Field Notes: Coors Field, Home of the Colorado Rockies

As you're sprucing up your lawn this spring, baseball grounds crews are getting their turf in tiptop shape. Don't miss these great photos, fun facts and insider tips from some of the country's most popular ballparks.
By: Rockies Dot Com

Photo By: Doug Pensinger

Photo By: Doug Pensinger

Photo By: Doug Pensinger

Photo By: Justin Edmonds

Photo By: Doug Pensinger

Photo By: Doug Pensinger

Photo By: Garrett Ellwood

Photo By: Doug Pensinger

Coors Field, Denver

Check out these photos and learn about what goes on behind the scenes at Coors Field. And don't forget to vote for Denver on our "Pin Your Turf" Pinterest board.
Here are some team facts:
-2013 marks the Rockies' 20th anniversary
-The team's new manager is Walt Weiss.
-Coors Field hosted the World Series in 2007.

Coors Field, Denver

Q: What type of grass is used for the field's turf?
A: The turf at Coors Field is a blend of five varieties of dwarf-type Kentucky Bluegrass grown on sand. The sod is grown locally at Graff's Turf Farm in Ft. Morgan, Colo.
Q: How are the turf patterns created?
A: Coors Field is maintained with a traditional mowing pattern. Mowing technique is rotated on a daily basis to help prevent the turf form developing a grain problem which could affect how the ball rolls.

Coors Field, Denver

Q: How many people serve on the grounds crew of Denver's Coors Field?
A: Coors Field has a crew of 12. Roles and specializations vary based on experience. The crew includes a mechanic, irrigation technician, equipment operator and a chemical applicator. In maintaining the field, almost every task is specialized. For example, in maintaining the pitcher’s mound, strict accuracy is required in keeping the dimensions within MLB rules. The person maintaining this area has to be skilled in working with the clay to accomplish this particular task.

Coors Field, Denver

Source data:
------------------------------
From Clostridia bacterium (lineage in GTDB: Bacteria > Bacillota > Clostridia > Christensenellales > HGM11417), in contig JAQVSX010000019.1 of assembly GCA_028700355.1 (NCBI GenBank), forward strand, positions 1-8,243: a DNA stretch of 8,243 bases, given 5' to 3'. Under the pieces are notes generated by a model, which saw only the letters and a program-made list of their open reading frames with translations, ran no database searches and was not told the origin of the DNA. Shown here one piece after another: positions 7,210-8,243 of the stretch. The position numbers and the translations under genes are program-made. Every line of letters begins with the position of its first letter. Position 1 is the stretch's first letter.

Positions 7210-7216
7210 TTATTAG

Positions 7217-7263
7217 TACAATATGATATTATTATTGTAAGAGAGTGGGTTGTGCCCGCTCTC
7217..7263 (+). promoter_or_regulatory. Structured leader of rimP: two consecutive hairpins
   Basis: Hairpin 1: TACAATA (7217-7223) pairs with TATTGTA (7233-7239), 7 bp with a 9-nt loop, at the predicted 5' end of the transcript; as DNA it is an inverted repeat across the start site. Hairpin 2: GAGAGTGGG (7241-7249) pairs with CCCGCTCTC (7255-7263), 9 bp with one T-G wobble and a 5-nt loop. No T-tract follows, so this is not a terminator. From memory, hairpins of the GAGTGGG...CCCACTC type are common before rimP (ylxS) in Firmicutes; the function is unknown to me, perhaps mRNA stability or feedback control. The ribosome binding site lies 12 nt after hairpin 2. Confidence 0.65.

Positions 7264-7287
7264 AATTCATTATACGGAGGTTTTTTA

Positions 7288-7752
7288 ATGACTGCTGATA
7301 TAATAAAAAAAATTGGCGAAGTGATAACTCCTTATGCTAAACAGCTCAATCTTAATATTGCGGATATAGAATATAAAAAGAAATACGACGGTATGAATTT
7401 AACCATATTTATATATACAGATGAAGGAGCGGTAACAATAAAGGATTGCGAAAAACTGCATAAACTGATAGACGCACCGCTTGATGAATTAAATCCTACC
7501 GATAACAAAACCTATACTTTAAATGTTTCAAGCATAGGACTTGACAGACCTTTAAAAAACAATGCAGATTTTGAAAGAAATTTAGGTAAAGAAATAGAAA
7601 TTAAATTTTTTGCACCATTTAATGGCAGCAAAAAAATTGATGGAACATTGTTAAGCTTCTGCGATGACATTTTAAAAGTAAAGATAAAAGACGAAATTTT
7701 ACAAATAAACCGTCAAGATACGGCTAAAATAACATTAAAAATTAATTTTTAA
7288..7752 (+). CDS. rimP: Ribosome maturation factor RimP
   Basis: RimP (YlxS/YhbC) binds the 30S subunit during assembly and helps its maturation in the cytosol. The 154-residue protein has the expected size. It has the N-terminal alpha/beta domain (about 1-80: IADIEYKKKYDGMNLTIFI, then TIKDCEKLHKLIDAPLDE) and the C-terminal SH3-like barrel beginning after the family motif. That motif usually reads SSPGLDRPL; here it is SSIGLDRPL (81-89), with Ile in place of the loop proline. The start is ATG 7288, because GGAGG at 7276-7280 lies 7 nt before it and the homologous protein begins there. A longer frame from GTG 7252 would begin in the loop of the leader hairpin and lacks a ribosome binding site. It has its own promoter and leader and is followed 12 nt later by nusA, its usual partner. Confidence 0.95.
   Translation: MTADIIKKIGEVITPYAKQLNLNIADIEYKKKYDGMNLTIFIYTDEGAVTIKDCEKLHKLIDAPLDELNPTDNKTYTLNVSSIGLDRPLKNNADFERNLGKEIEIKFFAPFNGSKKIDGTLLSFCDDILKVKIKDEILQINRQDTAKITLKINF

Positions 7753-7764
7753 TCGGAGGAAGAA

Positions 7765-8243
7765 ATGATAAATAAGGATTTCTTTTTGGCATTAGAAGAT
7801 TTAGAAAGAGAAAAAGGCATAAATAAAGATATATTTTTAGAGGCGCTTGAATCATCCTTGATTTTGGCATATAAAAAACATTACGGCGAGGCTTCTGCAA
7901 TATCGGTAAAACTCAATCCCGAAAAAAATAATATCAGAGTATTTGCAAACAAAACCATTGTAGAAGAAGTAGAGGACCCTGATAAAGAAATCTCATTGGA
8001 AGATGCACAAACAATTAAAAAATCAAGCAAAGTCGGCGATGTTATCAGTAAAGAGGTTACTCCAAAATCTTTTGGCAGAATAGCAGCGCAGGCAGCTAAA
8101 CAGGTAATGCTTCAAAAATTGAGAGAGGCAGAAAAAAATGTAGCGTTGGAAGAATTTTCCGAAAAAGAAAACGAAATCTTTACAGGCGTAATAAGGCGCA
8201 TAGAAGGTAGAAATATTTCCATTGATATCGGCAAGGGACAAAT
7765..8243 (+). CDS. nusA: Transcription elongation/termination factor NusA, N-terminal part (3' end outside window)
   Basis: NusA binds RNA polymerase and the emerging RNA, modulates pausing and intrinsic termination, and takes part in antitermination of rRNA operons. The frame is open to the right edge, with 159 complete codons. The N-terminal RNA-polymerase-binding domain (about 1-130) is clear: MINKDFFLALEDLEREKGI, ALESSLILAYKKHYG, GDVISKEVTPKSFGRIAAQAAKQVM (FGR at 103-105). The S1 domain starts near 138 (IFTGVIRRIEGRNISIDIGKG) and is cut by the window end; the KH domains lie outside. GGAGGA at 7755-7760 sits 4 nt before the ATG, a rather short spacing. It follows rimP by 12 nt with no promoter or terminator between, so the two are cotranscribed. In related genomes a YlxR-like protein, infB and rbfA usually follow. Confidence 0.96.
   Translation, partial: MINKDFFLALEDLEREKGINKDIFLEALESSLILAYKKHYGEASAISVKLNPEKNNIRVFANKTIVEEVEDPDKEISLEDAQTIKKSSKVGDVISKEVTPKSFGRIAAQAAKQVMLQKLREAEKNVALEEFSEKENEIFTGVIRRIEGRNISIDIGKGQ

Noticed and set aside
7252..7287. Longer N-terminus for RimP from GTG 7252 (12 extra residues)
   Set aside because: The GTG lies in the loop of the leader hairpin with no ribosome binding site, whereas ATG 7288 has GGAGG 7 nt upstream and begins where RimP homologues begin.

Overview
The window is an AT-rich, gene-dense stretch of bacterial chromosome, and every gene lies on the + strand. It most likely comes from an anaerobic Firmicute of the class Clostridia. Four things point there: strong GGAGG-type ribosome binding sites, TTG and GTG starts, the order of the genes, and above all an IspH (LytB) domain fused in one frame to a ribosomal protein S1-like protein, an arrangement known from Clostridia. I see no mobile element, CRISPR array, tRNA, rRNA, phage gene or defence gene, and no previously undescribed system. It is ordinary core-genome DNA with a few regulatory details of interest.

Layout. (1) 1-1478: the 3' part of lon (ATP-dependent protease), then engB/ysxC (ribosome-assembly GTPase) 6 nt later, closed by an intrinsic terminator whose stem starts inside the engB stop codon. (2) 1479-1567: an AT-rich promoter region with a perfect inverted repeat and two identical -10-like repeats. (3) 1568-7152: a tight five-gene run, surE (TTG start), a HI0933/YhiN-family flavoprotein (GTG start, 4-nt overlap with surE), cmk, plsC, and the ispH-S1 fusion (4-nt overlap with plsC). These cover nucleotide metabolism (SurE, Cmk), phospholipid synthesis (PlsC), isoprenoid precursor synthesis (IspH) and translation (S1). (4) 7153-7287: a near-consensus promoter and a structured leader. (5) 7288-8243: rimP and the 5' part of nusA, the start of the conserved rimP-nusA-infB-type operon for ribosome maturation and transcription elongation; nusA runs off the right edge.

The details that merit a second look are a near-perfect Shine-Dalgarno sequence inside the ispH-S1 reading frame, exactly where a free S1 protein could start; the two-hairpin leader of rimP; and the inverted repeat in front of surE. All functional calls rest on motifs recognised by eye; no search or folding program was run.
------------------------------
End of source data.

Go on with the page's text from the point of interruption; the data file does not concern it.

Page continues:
Q: What is the general schedule of work that leads up to game day?
A: In preparing for game day, the first task is to check the weather forecast and the team's practice schedule for the day. This provides a rough outlook as to how much water is needed on the field and the pacing needed in getting everything completed before practice time begins or before rain or snow moves in. The entire crew then begins carrying out their specific duties: edging and mowing the field and bullpens; painting foul lines; cleaning and leveling the warning track; preparing the bullpen mounds; preparing the field pitcher's mound; and preparing the infield through a day-long process of watering, nail dragging and leveling the soil. Prep also includes setting up batting practice equipment and breaking down the equipment for the start of the game. After batting practice, the crew allows 20 to 30 minutes to give the field a final grooming, putting in the foul lines and watering the infield for the start of the game.

Coors Field, Denver

Q: How is the field surface constructed, and are there special or "hidden" features to help manage irrigation or maintenance?
A: The field uses an essentially gravity-based drainage system. The turf is installed on top of a 10-inch sand and peat moss root-zone layer. Below this is a specifically sized four-inch gravel layer with drain pipe spaced every 15 feet to allow the rain and irrigation water to drain from the surface. Coors Field has an electric field warming system 10 inches below the surface. This allows the crew to bring the field out of winter dormancy more quickly to accommodate early games in late March and early April.

Coors Field, Denver

Q: How often is the grass on the field mowed during the season?
A: The field gets mowed on every game day for consistency of play. When the team is not playing at home, mowing is every third day. The crew generally keeps the field maintained and mowed up until Thanksgiving. The turf is then allowed to go through its natural dormancy through the winter. The crew activates a field warming system in mid-February to begin the process for the coming season.

Coors Field, Denver

A: What kind of soil do you use in the stadium, and where does it come from?
A: The root zone soil is a blended 90-percent modified USGA-specified sand with 10 percent peat moss. It comes from Greely, Colo. The infield soil is a specified mix of sand, silt and clay. Both of those come from Greely, Colo. The pitcher’s mound and batter’s box clay is a specialized mix with a polymer added for stability. It comes from Phoenix. The warning track mix is a special mix of crushed lava from Colorado Springs, Colo.

Coors Field, Denver

Q: What turf heights are used at Coors Field? Are there height differences between infield and outfield?
A: The turf height in the outfield is maintained at 7/8 of an inch and the infield mowing height is maintained at 1-3/8 inches.

Coors Field, Denver

Q: How are lines, logos and other decorations applied to the field? What kinds of paints are used?
A: The Coors Field crew uses a specifically designed latex paint for turf to paint all lines and logos, and an airless paint sprayer to apply the lines. They use the airless paint sprayer and paintbrushes to create special logos such as for Opening Day. For all logos, a stencil is used to lay out the design. Learn more about the Rockies at rockies.com or check out the next ballpark: Minute Maid Park, home of the Houston Astros.

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